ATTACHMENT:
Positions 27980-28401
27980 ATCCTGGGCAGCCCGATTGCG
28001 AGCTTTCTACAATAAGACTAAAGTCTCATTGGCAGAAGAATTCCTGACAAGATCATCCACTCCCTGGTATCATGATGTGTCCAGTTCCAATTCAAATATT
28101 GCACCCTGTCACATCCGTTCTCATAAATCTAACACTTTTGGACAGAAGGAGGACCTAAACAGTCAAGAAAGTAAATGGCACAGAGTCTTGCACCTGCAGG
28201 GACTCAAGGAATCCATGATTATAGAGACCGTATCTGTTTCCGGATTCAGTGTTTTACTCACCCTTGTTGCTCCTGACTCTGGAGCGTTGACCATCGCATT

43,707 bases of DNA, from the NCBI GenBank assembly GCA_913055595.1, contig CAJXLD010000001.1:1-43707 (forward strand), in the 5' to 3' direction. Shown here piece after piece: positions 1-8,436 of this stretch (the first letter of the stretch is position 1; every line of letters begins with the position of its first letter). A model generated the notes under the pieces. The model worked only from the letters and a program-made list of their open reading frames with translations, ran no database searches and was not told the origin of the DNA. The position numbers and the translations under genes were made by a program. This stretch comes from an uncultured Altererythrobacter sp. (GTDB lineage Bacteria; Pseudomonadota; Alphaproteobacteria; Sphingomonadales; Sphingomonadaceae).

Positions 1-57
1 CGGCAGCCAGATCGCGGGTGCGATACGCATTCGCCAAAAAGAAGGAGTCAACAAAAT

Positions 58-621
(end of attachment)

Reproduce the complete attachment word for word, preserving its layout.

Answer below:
Positions 27980-28401
27980 ATCCTGGGCAGCCCGATTGCG
28001 AGCTTTCTACAATAAGACTAAAGTCTCATTGGCAGAAGAATTCCTGACAAGATCATCCACTCCCTGGTATCATGATGTGTCCAGTTCCAATTCAAATATT
28101 GCACCCTGTCACATCCGTTCTCATAAATCTAACACTTTTGGACAGAAGGAGGACCTAAACAGTCAAGAAAGTAAATGGCACAGAGTCTTGCACCTGCAGG
28201 GACTCAAGGAATCCATGATTATAGAGACCGTATCTGTTTCCGGATTCAGTGTTTTACTCACCCTTGTTGCTCCTGACTCTGGAGCGTTGACCATCGCATT

43,707 bases of DNA, from the NCBI GenBank assembly GCA_913055595.1, contig CAJXLD010000001.1:1-43707 (forward strand), in the 5' to 3' direction. Shown here piece after piece: positions 1-8,436 of this stretch (the first letter of the stretch is position 1; every line of letters begins with the position of its first letter). A model generated the notes under the pieces. The model worked only from the letters and a program-made list of their open reading frames with translations, ran no database searches and was not told the origin of the DNA. The position numbers and the translations under genes were made by a program. This stretch comes from an uncultured Altererythrobacter sp. (GTDB lineage Bacteria; Pseudomonadota; Alphaproteobacteria; Sphingomonadales; Sphingomonadaceae).

Positions 1-57
1 CGGCAGCCAGATCGCGGGTGCGATACGCATTCGCCAAAAAGAAGGAGTCAACAAAAT

Positions 58-621